The #NoDAPL and Water Is Life Movements and Historians

AHA Session 16
Thursday, January 4, 2018: 1:30 PM-3:00 PM
Palladian Ballroom (Omni Shoreham, West Lobby)
Donald L. Fixico, Arizona State University
Donald L. Fixico, Arizona State University

Session Abstract

The standoff between the Standing Rock Sioux Tribe and allies, U.S. Army Corps of Engineers, and Energy Transfer Partners over the Dakota Access Pipeline (DAPL) has marked a significant historic moment with Indigenous peoples at the forefront and center. Many individuals, peoples, and organizations have risen in solidarity with Standing Rock to protect the Missouri River and other water sources. As environmental and water crises plague communities globally—including recent disasters in the Four Corners Region of the San Juan River and Flint, Michigan—issues of resource development, health, governance, environmental degradation, and racial and economic disparities come to the fore. These tensions underscore various matters and questions of human life, including but not limited to land and water rights, health, environment, spirituality, and energy and resource management and development, which are crucial for all learners and people (within and outside of academic institutions) to address and understand. How have scholars historicized and engaged with NoDAPL and such Water is Life Movements led by Indigenous peoples?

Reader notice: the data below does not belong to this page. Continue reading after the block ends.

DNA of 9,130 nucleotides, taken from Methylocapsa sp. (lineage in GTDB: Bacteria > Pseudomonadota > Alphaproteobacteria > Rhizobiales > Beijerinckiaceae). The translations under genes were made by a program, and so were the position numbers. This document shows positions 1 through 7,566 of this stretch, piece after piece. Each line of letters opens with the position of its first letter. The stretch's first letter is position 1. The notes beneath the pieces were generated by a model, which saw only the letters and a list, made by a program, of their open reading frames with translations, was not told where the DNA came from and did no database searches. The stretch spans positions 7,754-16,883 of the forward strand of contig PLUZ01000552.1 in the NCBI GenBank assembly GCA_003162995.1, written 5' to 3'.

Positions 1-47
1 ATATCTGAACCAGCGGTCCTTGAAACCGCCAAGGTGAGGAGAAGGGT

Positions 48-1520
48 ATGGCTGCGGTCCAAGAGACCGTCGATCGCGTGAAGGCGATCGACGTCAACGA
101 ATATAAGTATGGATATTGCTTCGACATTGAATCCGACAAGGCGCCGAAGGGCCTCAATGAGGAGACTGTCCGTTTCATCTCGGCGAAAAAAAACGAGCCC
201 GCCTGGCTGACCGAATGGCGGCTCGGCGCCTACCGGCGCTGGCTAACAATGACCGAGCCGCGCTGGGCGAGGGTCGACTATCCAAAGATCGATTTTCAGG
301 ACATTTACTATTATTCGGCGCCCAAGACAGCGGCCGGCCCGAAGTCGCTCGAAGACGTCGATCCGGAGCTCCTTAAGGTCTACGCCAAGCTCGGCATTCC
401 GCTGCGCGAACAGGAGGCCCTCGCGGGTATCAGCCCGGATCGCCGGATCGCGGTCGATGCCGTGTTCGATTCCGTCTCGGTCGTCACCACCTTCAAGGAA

This panel involves scholars who have personally been affected by the Water is Life Movements and related historical developments. They have contributed to conversations and studies about the historical context and histories of these issues and controversies as well as participated in related forums and/or workshops on college campuses. In Invasion of Indian Country in the Twentieth Century (1998), the chair and commentator of this panel, Donald Fixico (Shawnee, Sac & Fox, Muscogee Creek, and Seminole), foreshadowed what is happening among many Native American communities and others throughout the world: “In a final stand, the leaders and their people will have to protect their lands from the ravishing excavations of energy companies” (xix). Fixico and Michael Lawson, a historian on this panel who has recently participated in litigation concerning the tribal nations of the Missouri River, have paved the way and continue the struggle to support Indigenous peoples in their stand for water and earth. Farina King (Diné) and Amber Annis (Cheyenne River Sioux) are emerging Native American scholars who engage with and add to these efforts, including historicizing, as they both are motivated by their communities and connections to Indigenous Water is Life movements.

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